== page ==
People Services and the new world of work – a 2018 review
It is undoubtedly true that the strategic importance of the tax function has significantly increased throughout the years, while the days of corporate tax being the only focus are long gone. In 2018 people services continued to be at the forefront, with people related issues regularly making front page news.
Major legislative change drowns the focus of organisations on how they deal with employment related risk, positioning the people services function at the centre of high-profile economic issues. This environment of change and increased complexity continues to shed light on the areas that fall underneath the people services umbrella, highlighting its multifaceted nature and importance to be positioned as a true strategic business partner.
Technology has continued to evolve and emerged as a key enabler of this position, aiming to improve governance, enhance cost reduction and facilitate informed decision making and time spent on strategy development.
In 2018 high profile economic topics such as the gig economy, apprenticeship levy and flexible remuneration cultivated a strong requirement for specialist advice, driving the demand in hiring. The Big 4 and the wider consulting market invested significantly in employment tax and reward functions, hiring across levels.
Driven by a skill shortage and a flexible working era, London remained the central hiring hub with the regions following suit.
The impact of the commoditisation of tax compliance, along with the digitalisation initiative from HMRC, was still evident in expatriate tax compliance roles, driving demand at low levels. Overall, demand across core global mobility/expatriate tax functions was often related to succession planning, portfolio management and employee turnover.
Technology and innovation
Technology remained at the forefront, with the Big 4 investing heavily in automation and data analytics in order to keep providing effective solutions in this new world of work, while compensating for the loss of other traditional service lines.
There was an increased appetite for talent which had been involved with technology and digital innovation, while the Big 4 continued investing in business travellers, global compensation and reward software.
With 1.3 million people in the UK estimated to be gig workers, the gig economy was another key topic that served a dual role – not only did it increase the demand for specialist advice on the topic (especially with organisations planning for 2020) but also shifted the market, not leaving the people services function untouched.
In a market where the need for a contingent workforce was not historically as evident as in other tax jurisdictions, 2018 saw such roles become more apparent. Research suggests that the gig economy is here to stay, predicting that 20% of the EU workforce will be gig workers by 2025.
The Big 4 have already started actively rolling out initiatives to engage with the flexible workforce, aiming to remain relevant and secure talent in a competitive market, but also operate effectively under a constantly changing external environment.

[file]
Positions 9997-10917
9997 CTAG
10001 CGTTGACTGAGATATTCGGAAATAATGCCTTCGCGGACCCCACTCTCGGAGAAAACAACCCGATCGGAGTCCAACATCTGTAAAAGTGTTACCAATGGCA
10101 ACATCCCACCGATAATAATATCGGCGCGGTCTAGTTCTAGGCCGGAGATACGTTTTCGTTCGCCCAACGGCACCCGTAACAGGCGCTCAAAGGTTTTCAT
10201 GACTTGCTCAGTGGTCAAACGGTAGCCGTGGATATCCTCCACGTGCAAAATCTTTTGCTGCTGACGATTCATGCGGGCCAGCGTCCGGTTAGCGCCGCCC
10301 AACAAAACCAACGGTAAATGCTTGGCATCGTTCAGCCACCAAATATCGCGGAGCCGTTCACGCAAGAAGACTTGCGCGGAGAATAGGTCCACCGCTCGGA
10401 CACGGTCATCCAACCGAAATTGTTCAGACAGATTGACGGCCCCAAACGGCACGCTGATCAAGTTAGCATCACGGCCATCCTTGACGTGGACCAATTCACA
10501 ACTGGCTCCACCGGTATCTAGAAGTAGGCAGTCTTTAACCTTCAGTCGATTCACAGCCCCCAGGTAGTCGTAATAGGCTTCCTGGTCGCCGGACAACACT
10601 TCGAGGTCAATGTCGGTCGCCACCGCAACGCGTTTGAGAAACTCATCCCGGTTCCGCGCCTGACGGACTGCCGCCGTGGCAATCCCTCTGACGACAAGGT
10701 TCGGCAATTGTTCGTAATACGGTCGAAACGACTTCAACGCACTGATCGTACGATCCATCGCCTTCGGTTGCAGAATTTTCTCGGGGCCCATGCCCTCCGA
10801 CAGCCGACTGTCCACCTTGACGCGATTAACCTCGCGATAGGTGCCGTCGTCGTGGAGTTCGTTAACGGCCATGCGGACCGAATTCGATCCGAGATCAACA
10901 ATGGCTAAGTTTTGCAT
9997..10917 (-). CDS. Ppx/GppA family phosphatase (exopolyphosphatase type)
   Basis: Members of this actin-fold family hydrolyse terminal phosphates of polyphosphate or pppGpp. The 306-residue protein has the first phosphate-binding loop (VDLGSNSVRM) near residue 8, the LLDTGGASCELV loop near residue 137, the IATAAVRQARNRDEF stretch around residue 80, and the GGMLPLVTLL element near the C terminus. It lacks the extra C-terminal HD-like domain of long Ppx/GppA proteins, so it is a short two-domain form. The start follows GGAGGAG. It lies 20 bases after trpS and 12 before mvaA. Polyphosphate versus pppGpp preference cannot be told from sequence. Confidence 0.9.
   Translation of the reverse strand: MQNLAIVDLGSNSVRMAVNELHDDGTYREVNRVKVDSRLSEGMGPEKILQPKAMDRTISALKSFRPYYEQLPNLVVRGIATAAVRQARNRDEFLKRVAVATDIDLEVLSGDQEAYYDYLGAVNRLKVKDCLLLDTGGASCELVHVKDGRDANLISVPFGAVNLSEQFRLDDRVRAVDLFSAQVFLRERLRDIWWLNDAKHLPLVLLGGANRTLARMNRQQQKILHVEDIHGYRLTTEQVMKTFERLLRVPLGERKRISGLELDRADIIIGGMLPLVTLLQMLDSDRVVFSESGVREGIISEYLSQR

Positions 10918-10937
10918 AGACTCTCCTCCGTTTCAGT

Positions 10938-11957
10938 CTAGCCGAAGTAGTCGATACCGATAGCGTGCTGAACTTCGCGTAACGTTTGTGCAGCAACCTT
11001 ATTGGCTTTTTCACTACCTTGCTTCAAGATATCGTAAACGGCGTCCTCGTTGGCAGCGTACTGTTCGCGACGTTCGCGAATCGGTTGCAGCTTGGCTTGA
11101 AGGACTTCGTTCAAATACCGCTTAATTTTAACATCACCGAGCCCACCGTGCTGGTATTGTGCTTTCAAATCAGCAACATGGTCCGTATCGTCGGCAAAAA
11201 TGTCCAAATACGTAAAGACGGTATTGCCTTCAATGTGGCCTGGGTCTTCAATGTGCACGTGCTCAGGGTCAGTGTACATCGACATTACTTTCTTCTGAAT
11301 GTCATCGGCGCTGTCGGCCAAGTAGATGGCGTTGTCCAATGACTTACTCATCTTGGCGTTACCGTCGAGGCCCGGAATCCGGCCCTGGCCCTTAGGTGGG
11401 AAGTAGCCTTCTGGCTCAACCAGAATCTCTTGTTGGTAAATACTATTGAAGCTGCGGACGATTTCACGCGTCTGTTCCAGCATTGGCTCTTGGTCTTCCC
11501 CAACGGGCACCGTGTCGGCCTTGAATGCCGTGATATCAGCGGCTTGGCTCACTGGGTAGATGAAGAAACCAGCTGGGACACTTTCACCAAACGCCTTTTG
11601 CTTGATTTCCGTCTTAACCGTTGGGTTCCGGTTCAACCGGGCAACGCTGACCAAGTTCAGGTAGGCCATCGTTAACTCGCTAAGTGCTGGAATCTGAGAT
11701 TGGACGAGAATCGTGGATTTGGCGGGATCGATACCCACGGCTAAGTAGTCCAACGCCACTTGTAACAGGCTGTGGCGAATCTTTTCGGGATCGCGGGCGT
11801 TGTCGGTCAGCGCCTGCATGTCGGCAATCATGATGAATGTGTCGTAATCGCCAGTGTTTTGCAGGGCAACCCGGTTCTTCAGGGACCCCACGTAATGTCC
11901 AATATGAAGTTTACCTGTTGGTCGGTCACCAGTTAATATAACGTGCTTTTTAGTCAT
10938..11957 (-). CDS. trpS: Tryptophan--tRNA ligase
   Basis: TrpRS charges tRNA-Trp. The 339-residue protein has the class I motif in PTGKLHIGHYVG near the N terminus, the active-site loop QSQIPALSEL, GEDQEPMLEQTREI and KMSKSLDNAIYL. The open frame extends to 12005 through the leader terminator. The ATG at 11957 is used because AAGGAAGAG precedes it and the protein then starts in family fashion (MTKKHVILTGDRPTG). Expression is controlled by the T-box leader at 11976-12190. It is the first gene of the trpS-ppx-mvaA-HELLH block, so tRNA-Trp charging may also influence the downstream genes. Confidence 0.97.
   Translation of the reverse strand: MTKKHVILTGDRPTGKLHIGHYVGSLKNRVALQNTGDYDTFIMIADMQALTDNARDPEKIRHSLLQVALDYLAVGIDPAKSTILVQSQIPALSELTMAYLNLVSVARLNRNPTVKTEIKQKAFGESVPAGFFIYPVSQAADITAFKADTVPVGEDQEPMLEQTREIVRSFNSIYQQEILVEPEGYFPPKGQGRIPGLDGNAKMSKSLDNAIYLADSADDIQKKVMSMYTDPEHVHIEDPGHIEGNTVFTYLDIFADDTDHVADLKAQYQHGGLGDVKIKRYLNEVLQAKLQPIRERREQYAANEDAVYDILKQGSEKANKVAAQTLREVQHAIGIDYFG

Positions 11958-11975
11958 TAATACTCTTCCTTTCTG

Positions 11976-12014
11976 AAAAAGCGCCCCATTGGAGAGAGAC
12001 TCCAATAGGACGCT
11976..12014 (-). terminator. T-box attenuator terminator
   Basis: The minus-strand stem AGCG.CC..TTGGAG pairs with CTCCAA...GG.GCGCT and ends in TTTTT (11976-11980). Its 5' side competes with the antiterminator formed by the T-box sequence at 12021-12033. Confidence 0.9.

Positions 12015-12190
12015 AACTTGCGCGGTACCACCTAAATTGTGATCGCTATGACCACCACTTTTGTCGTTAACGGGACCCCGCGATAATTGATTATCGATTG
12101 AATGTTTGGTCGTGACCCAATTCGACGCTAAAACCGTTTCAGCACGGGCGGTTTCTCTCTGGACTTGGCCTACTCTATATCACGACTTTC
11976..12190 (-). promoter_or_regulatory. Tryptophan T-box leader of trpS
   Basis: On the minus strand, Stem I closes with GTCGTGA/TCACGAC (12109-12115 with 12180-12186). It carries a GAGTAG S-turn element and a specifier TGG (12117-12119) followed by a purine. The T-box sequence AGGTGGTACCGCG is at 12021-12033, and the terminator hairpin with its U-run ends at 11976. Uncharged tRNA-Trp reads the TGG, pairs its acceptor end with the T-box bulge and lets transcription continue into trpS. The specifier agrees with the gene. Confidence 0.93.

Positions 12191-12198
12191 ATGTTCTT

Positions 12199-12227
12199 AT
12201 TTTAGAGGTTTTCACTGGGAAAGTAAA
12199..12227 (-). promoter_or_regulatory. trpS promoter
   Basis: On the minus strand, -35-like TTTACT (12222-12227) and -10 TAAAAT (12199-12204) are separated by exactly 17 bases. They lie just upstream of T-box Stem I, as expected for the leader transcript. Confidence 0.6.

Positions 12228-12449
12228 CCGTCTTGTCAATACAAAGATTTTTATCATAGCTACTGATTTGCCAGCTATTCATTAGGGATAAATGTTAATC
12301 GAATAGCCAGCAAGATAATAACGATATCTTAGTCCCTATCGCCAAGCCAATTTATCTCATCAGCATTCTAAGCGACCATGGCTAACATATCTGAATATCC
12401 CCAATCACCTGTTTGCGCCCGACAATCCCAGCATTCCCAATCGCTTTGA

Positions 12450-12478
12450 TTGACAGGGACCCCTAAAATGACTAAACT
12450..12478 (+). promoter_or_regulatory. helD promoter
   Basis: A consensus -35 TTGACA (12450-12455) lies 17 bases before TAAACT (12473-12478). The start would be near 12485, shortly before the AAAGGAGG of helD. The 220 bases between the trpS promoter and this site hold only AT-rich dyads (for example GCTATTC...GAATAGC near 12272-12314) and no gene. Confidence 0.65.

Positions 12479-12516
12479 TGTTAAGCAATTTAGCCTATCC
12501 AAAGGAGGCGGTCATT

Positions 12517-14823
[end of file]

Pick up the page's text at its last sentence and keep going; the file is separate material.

Employee value proposition
While operating in a market where the demand for talent is unequal to the supply, and with many professionals eager to pursue a career within industry – the competition for talent remained strong.
Based on research from the Corporate Leadership Council, a robust Employee Value Proposition, that goes beyond tangible reward, can improve the engagement of new hires by up to 29% and reinforce the prospect of employees acting as advocates from an average of 24% to 47%.
Within this environment, the focus on added value went beyond the earning potential to more intangible pull factors such as wider involvement, elimination of silos, flexible working, access to new initiatives and learning and development.
Following the reskilling era
Flexibility was also evident in the actual approach to hard skills, even for experienced hires, facilitating a move across the various people services functions.
Firms were less reluctant to engage with expatriate tax professionals for employment tax roles and provide the necessary support for the transition, while expatriate tax specialists actively perused these opportunities or a shift to more tax technology-heavy roles.
In a function historically operating in a standalone mode, talent acquisition needs within industry remained strong, with many roles being greenfield and others part of team development initiatives. Roles remained at the mid to senior level and hiring needs were evident across sectors.
One of the most active areas for new hires was financial services, due to both increased talent movement across roles and larger organisational structures. The majority of the roles retained their wide coverage, expanding across the entire people service tax umbrella, but with an employment tax bias.
Hiring managers focused equally on soft skills related to stakeholder engagement, change management and a balance between strategy development and operational excellence. This was driven by the need to manage risks but also capitalise on opportunities and prove the added value of the function, while the importance of solid technical foundations remained. In terms of structure, the majority of the roles were part of the group tax function, working closely with HR.
2019 will undoubtedly continue to be a year of change and the new world of work will continue to evolve. Despite these changes and the challenges, they have bought with them, people services has proven to be a resilient function, and 2019 is likely to be another busy year as its strategic importance continues to grow.